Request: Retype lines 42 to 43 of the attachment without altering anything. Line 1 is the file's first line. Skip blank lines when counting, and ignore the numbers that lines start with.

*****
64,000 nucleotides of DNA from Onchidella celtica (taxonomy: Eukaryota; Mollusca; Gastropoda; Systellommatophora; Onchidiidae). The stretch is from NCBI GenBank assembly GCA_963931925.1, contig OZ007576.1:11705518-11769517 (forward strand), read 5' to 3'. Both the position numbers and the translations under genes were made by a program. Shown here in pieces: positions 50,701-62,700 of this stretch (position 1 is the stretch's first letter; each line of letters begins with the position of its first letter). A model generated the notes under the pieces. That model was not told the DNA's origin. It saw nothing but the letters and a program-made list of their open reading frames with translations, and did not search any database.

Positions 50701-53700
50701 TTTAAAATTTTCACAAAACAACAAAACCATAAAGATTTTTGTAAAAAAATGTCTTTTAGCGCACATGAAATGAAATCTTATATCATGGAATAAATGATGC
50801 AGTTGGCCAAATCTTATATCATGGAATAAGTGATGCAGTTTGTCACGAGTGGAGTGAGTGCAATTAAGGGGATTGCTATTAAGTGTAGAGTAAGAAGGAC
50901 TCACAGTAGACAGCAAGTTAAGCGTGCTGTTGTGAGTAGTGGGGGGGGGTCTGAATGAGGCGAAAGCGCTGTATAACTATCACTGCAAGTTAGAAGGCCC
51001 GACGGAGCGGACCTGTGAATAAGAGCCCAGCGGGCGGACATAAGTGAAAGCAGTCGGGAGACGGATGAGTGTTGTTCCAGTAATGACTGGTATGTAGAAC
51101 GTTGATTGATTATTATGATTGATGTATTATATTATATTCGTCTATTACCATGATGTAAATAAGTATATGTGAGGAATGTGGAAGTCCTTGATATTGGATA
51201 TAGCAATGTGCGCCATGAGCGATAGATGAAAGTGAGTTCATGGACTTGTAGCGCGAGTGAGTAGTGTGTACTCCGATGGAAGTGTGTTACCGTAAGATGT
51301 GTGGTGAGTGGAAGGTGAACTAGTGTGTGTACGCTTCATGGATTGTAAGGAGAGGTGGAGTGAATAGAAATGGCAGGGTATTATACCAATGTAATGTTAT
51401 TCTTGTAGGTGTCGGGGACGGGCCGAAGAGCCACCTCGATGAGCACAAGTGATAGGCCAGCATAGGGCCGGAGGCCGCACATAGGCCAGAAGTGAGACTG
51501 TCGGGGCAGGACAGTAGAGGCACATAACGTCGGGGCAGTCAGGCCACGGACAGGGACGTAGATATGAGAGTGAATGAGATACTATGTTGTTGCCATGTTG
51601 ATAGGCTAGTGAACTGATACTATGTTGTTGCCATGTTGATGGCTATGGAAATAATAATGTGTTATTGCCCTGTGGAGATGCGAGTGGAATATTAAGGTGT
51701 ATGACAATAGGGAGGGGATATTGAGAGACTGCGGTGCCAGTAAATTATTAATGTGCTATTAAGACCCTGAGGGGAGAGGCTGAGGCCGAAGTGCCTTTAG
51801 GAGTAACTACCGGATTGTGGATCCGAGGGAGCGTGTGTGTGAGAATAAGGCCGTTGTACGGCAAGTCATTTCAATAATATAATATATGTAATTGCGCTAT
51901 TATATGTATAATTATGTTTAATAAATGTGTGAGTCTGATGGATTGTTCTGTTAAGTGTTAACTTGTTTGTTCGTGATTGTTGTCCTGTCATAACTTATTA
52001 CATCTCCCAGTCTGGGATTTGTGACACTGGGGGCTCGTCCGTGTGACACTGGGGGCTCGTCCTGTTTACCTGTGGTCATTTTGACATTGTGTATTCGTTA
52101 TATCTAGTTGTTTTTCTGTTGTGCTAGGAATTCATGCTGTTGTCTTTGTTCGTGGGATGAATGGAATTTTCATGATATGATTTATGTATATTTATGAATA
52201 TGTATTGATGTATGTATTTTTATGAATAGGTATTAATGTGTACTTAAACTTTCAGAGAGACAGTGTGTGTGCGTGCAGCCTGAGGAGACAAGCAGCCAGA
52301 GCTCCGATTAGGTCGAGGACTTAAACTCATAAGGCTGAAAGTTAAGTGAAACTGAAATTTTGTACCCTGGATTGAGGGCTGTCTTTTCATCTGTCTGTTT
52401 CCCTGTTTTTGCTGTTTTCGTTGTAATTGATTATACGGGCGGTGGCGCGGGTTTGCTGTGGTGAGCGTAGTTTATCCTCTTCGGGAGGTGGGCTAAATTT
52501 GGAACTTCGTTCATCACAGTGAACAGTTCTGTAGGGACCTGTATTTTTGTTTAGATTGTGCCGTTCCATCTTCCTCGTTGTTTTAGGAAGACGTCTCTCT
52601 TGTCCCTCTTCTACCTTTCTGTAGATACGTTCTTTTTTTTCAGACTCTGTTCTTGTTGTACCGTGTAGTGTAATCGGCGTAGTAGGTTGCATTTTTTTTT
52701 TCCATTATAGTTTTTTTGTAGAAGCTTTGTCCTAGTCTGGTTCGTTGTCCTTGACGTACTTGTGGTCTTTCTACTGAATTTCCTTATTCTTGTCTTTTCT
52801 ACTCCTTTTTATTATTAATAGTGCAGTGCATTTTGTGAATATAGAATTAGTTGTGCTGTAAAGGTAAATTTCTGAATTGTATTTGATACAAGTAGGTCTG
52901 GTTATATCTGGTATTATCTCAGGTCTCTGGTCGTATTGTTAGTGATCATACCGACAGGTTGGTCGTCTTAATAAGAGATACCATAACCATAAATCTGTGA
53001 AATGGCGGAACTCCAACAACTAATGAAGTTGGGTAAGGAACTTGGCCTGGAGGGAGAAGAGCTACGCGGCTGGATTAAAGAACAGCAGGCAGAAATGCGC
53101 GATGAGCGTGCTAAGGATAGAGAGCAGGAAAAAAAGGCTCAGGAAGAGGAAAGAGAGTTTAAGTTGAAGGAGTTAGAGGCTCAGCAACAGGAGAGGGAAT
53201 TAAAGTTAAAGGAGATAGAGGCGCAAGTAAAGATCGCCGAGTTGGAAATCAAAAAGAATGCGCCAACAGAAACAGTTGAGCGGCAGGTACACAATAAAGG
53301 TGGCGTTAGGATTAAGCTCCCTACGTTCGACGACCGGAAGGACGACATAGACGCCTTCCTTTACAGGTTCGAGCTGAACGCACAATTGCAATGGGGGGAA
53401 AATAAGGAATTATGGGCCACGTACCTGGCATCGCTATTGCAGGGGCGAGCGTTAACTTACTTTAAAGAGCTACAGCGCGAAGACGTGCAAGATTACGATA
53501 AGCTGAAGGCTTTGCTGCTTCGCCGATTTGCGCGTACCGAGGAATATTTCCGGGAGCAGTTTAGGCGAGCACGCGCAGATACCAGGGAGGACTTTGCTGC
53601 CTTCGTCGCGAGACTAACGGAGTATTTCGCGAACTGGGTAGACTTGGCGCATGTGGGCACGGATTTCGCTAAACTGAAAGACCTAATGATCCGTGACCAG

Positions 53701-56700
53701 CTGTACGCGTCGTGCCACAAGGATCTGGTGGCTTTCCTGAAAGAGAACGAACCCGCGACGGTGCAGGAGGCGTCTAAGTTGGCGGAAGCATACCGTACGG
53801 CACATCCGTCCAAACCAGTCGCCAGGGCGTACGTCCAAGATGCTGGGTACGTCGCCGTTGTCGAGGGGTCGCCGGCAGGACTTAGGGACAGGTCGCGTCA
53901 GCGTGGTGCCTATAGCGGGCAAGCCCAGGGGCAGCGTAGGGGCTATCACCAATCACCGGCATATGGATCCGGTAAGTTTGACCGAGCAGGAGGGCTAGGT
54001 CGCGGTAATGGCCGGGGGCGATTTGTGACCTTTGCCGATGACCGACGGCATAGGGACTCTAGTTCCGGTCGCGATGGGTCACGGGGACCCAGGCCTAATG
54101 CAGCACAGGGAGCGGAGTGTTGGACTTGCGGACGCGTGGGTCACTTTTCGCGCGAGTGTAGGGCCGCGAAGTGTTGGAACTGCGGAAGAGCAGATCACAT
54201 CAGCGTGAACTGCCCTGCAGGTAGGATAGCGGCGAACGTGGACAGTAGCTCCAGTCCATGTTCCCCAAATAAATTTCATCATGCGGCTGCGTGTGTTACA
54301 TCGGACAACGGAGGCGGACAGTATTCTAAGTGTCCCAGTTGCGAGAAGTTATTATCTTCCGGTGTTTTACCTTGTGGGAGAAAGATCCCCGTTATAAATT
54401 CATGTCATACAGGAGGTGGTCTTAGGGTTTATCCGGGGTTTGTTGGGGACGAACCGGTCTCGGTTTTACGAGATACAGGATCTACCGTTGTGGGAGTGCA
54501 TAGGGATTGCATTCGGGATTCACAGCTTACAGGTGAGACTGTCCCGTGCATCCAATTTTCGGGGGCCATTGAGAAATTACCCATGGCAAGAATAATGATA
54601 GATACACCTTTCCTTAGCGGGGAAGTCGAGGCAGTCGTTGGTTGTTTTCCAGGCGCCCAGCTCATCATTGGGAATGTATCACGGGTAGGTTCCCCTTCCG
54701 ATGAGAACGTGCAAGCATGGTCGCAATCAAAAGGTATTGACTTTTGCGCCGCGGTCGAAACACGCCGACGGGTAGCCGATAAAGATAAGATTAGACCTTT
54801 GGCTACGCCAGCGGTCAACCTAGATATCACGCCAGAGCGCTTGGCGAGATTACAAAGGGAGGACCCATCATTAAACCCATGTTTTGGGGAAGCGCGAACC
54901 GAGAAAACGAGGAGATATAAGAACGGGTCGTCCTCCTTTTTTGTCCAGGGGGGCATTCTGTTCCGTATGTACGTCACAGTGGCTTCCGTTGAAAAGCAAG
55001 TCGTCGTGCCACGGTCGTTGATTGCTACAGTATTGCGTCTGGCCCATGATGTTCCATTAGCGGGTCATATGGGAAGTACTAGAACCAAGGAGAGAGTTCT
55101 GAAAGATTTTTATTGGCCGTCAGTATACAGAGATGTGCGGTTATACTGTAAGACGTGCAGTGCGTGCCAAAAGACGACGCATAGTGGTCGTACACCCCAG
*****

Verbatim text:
54501 TAGGGATTGCATTCGGGATTCACAGCTTACAGGTGAGACTGTCCCGTGCATCCAATTTTCGGGGGCCATTGAGAAATTACCCATGGCAAGAATAATGATA
54601 GATACACCTTTCCTTAGCGGGGAAGTCGAGGCAGTCGTTGGTTGTTTTCCAGGCGCCCAGCTCATCATTGGGAATGTATCACGGGTAGGTTCCCCTTCCG